The federal government announced on September 9th a COVID-19 Action Plan with a significant new vaccine requirement for employers. The plan directs the Occupational Safety and Health Administration (OSHA) to create rules for employers with 100 or more employees to mandate employee vaccination or for unvaccinated employees to show weekly testing prior to reporting.
To comply with this federal mandate, OSHA will issue Emergency Temporary Standards (ETS) to address the issue. It has been announced that this ETS will require employers to provide employees with paid time off to receive a vaccination as well as to recuperate from any side effects. Violation of these rules is punishable by OSHA for up to $14,000 per violation.
OSHA’s authority for issuing an ETS instead of proceeding through the ordinary rule-making process is limited, however. An ETS may only be issued if workers are at extreme risk of exposure to harmful substances or other new hazards, and an ETS will protect them from this danger. The ETS will act as a proposal for a permanent standard and proceed to go through the ordinary procedure for the adoption of such a standard. The only difference being that a final ruling on the adoption of the standard for an ETS should be completed within six months.
An ETS is also vulnerable to challenges in a United States Court of Appeals, and it is highly expected that this ETS will be. A particular point in this ETS that may be challenged is whether the requirement for paid vaccination leave oversteps the agency’s jurisdiction.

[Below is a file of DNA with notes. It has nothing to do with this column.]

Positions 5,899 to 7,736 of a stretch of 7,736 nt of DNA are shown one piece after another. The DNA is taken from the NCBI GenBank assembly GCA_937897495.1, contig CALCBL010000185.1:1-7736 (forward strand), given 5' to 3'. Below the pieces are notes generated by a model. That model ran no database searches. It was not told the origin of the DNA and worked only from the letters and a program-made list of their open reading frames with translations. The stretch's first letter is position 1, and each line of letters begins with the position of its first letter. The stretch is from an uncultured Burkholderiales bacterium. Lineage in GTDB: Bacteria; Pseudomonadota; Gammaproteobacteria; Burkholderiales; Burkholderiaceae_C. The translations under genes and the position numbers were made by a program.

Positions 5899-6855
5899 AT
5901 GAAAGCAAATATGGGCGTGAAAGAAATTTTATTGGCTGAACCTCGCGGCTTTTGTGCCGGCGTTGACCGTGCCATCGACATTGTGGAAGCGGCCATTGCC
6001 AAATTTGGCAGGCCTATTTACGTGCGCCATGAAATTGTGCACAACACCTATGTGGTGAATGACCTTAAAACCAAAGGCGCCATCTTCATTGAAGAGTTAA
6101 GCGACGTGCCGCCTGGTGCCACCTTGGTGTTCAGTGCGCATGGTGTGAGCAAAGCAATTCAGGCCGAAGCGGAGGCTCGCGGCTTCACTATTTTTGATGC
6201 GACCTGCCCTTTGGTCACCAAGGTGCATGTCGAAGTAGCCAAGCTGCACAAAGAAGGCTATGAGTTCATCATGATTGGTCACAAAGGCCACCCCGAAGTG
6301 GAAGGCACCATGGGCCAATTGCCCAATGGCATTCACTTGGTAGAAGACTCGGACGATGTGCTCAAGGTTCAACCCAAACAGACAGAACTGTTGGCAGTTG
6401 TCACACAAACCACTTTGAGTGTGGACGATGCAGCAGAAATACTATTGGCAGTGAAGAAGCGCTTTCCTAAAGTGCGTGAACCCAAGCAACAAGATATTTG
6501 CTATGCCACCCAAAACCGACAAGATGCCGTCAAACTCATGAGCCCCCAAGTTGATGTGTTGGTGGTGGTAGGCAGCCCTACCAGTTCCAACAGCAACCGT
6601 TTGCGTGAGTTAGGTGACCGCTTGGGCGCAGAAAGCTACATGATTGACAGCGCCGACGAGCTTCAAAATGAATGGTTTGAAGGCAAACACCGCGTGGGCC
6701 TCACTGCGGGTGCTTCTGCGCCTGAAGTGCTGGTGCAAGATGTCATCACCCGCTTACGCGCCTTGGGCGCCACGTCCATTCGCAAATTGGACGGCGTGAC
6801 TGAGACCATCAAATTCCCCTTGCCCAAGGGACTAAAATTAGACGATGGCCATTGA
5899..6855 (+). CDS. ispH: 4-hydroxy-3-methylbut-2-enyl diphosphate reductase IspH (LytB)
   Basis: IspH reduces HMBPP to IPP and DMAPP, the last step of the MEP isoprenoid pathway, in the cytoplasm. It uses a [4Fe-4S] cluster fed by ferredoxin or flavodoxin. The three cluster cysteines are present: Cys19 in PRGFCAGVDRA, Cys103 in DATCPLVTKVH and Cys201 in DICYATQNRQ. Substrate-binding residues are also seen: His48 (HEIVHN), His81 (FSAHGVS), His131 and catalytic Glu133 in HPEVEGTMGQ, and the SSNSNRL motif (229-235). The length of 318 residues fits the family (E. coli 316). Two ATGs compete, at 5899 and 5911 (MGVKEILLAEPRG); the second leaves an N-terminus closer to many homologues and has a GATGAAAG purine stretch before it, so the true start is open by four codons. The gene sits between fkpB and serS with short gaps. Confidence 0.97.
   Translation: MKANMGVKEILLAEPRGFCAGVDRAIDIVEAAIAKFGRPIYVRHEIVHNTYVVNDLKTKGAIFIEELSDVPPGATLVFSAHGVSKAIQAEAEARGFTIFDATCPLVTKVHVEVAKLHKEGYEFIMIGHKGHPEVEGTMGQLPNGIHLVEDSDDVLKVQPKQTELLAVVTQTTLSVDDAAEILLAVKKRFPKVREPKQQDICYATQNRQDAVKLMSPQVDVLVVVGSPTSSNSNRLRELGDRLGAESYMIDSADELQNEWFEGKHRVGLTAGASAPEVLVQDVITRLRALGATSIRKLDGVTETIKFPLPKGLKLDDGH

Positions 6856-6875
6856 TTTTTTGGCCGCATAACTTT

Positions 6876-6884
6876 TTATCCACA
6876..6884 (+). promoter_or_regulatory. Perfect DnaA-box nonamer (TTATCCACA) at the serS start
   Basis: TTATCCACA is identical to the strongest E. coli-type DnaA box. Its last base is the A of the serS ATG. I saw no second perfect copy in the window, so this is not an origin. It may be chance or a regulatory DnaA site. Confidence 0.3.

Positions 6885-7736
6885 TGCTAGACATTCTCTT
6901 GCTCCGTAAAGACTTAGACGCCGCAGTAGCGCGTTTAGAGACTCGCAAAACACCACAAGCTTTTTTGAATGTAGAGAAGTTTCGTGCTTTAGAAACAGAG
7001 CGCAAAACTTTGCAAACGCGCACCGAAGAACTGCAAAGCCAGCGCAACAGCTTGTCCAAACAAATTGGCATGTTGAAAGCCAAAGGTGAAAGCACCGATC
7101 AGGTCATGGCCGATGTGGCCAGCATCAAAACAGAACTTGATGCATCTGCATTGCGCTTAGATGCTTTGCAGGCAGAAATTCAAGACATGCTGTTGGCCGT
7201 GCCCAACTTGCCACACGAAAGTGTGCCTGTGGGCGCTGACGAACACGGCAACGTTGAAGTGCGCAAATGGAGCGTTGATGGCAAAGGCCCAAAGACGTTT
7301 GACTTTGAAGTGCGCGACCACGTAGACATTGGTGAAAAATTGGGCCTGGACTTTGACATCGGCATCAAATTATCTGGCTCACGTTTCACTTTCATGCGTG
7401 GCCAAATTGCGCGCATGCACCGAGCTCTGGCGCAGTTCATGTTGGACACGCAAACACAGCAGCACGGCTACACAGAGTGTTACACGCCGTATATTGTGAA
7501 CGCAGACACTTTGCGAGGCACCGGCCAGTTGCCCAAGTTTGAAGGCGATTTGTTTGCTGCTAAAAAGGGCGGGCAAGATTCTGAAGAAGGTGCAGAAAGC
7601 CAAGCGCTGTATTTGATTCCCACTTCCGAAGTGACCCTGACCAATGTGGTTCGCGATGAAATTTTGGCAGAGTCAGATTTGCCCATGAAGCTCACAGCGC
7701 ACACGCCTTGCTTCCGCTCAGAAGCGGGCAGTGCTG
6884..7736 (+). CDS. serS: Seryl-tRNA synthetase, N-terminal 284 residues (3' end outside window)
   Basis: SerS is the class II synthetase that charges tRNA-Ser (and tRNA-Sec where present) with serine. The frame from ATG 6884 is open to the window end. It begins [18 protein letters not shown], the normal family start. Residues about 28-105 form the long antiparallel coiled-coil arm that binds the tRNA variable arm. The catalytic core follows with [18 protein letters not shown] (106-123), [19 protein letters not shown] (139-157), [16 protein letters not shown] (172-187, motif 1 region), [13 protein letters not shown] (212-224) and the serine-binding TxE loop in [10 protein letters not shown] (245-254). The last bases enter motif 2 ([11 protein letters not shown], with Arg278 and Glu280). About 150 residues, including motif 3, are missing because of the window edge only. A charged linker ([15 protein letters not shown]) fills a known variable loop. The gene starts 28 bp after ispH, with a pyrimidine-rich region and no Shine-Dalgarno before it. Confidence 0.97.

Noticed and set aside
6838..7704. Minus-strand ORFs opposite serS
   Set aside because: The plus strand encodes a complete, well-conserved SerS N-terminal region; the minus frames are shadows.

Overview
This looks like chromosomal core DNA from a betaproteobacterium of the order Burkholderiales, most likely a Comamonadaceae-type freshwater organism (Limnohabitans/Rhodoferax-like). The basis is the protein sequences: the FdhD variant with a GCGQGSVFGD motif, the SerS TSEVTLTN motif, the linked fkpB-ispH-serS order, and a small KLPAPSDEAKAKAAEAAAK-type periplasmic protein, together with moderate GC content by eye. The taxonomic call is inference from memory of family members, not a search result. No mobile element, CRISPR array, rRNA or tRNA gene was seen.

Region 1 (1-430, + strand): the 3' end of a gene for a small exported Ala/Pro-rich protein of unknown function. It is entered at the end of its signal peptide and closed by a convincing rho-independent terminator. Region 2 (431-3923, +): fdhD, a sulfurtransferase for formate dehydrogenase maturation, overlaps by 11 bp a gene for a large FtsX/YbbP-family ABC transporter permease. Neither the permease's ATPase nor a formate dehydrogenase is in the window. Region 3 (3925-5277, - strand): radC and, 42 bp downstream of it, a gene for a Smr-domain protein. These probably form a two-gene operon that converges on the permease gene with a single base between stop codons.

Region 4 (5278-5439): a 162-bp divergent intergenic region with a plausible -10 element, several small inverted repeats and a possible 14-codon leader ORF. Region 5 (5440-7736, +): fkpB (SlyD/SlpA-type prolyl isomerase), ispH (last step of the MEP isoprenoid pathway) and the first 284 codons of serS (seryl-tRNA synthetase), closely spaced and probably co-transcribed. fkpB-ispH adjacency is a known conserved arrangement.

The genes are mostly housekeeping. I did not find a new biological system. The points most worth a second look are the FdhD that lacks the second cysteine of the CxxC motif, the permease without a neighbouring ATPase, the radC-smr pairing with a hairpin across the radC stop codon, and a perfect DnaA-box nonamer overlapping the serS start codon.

When OSHA’s ETS to enact these plans will be issued and what the effective date for them will be is currently unknown. Based on the agency’s previous ETS for health care employers, it could take months before it will be posted. Even after it is posted on the OSHA website, an ETS must be published in the federal register and provide an effective date. In the example of this prior ETS, it provided a date for nearly two weeks after it was posted on the OSHA website and only mandated compliance for two weeks after that. Given the agency’s past timelines, employers should have a few weeks to get ready for these new rules.
In addition to employers with greater than 100 employees, health care employers that accept Medicare and Medicaid should prepare to require vaccinations or regular testing for all employees as part of these new announcements. These new rules are bound to require considerable changes and difficult implementation so pay attention to further updates.